If the amount of your loss is less than your deductible, there’s no point in submitting your claim. You’re going to pay it all anyway, so why report it?

For example:

  • If your deductible is $1,000 and you suffer $800 in damages, then your insurance company will not pay anything. The amount of damage is less than your deductible. You’re responsible for the first $1,000, so you’re responsible for the full $800 in this case.

But here’s where it gets a little tricky.

What if the loss is just a little bit more than your deductible amount? What if your deductible is $1,000 and the damage is $1,200?

In this case, your damages are only $200 more than your deductible. Therefore, you’ll receive only $200 from the company. Is it worth getting $200 to suffer the consequences of submitting the claim?

It depends on what those consequences are!

Depending on the type of loss and your personal situation, this claim may cause an increase in your rates, possibly a significant increase. It may cause your policy to be non-renewed.

Once you know the exact situation for your circumstances, you may find that it’s less costly for you to pay the additional $200 out-of-pocket and keep the claim off your policy. Unless you know what the impact will truly be, you can’t make a good decision.

Did Someone Get Hurt?

Many incidents involve only property damage. For example, maybe the wind blows some shingles off your roof. Or perhaps you back into a pole in a parking lot. The point is nobody’s hurt, and there are no injuries.

When your loss involves only property damage, it sometimes makes sense to take care of it yourself and avoid the consequences of submitting the claim. You pay for the damage, and it’s over.

However, when someone’s injured, it’s never a good idea to keep that to yourself. Why Because no matter how minor the injury may be, the injured party can come back and sue you many months or even years later. If that happens and you didn’t report the claim when it occurred, your insurance company can legally refuse to defend you in the lawsuit and deny any payment as well.

Your policy requires you to report your claims promptly so the company can control the claim. If you don’t, they can deny coverage. In the case of a small property loss, nobody’s ever going to come back and sue you. But when someone’s injured, you never know. Defending yourself in court is expensive, even if you win, so don’t take a risk when someone’s injured. Always report those claims.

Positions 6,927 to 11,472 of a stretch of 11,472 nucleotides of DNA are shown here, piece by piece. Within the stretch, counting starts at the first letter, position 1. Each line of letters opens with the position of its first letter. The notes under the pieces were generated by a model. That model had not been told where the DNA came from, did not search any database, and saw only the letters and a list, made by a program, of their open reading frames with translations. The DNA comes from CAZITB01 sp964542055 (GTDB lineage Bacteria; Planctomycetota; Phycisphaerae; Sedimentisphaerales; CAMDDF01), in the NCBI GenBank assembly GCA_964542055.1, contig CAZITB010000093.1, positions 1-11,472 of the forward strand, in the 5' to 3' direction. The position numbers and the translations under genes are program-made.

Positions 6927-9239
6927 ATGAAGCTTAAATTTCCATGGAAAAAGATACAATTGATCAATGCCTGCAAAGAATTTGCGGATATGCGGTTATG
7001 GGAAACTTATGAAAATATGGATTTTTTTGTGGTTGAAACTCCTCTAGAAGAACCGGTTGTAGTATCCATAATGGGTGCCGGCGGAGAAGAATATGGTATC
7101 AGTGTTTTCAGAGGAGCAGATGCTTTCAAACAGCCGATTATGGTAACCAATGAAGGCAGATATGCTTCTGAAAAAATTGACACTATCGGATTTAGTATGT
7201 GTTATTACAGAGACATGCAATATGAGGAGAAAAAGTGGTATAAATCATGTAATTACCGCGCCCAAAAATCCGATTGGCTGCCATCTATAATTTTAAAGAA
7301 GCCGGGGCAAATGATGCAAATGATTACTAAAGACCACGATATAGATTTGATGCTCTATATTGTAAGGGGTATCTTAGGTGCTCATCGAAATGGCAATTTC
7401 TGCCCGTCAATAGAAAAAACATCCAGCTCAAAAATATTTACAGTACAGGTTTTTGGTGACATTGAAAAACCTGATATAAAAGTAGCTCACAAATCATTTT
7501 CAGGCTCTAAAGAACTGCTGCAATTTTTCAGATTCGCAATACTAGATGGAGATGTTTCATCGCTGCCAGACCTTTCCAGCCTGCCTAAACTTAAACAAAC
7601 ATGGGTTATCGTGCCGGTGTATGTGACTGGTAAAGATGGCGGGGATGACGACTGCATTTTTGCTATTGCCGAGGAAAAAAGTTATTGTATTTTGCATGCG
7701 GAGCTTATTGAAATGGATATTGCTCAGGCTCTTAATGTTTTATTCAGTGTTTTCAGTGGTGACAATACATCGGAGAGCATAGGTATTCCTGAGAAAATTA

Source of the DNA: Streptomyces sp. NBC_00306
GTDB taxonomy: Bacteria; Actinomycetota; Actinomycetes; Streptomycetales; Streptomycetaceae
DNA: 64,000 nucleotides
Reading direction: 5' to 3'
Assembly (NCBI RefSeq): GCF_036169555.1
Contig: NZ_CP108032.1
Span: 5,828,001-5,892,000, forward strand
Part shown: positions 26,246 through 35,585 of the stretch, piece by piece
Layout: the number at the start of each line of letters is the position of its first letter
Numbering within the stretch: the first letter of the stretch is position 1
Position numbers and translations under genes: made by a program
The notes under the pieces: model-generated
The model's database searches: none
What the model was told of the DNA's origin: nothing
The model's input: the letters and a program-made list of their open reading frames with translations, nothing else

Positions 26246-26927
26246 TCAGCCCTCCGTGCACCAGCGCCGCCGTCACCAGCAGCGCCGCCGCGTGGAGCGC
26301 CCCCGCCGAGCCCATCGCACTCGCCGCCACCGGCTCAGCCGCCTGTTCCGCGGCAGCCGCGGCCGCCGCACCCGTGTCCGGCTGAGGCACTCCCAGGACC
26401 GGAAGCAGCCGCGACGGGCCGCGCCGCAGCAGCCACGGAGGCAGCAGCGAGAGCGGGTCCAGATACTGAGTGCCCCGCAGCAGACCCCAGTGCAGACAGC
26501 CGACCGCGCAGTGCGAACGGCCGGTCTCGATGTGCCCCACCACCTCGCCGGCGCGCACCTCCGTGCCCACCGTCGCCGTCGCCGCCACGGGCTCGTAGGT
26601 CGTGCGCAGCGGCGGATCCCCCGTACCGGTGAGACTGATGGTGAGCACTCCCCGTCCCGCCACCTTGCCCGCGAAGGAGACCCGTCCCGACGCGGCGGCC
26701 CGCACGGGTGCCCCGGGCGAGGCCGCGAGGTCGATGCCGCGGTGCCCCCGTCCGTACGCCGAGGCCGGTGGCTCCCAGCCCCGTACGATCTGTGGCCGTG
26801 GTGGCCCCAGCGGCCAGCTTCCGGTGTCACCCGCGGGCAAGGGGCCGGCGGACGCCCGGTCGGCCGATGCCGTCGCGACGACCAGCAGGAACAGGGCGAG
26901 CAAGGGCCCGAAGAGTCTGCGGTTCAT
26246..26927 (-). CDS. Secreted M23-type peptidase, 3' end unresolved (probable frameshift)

Company Rules and Practices

Regardless of what TV commercials try to tell you, every insurance company is different. They all have their own rules, practices, and rate plans. And they all treat claims differently, too.

Some companies have a price for just about everybody. That means that no matter how bad your claims record gets, they’ll keep you insured. Of course, your price will go up and up to match your claims experience!

On the other hand, some companies don’t have a price for everyone. When your claims record gets too bad, they’ll non-renew your policy (within the circumstances allowed by law). When that happens, you’ll be forced to get insurance elsewhere, and you’ll likely pay a significantly higher price with a new company

Insurance Laws

Insurance laws are in place to protect you, the consumer. Among other topics, those laws define the circumstances under which a policy can be canceled or non-renewed. Depending on the type of insurance, these laws can provide you with a lot of protection or very little.

For example:

  • Personal car insurance is generally well protected under the law. An insurance company can’t cancel or non-renew a policy simply because they no longer want to insure you. The law states the conditions under which cancellation is allowed.
  • However, other lines of insurance like business insurance have fewer such defined cancellation criteria. In many cases, the insurance company can non-renew your policy because they don’t want to keep your risk on their books.

If you’re wondering whether you should or shouldn’t make a claim, there are no clear-cut guidelines for making this decision. Laws, company rules and practices, the size of your loss, your deductible, your personal claims history, and your experience all mix to create your unique circumstances.

Before you submit a claim, give us a call first to get the facts for your specific situation to help you make an informed decision.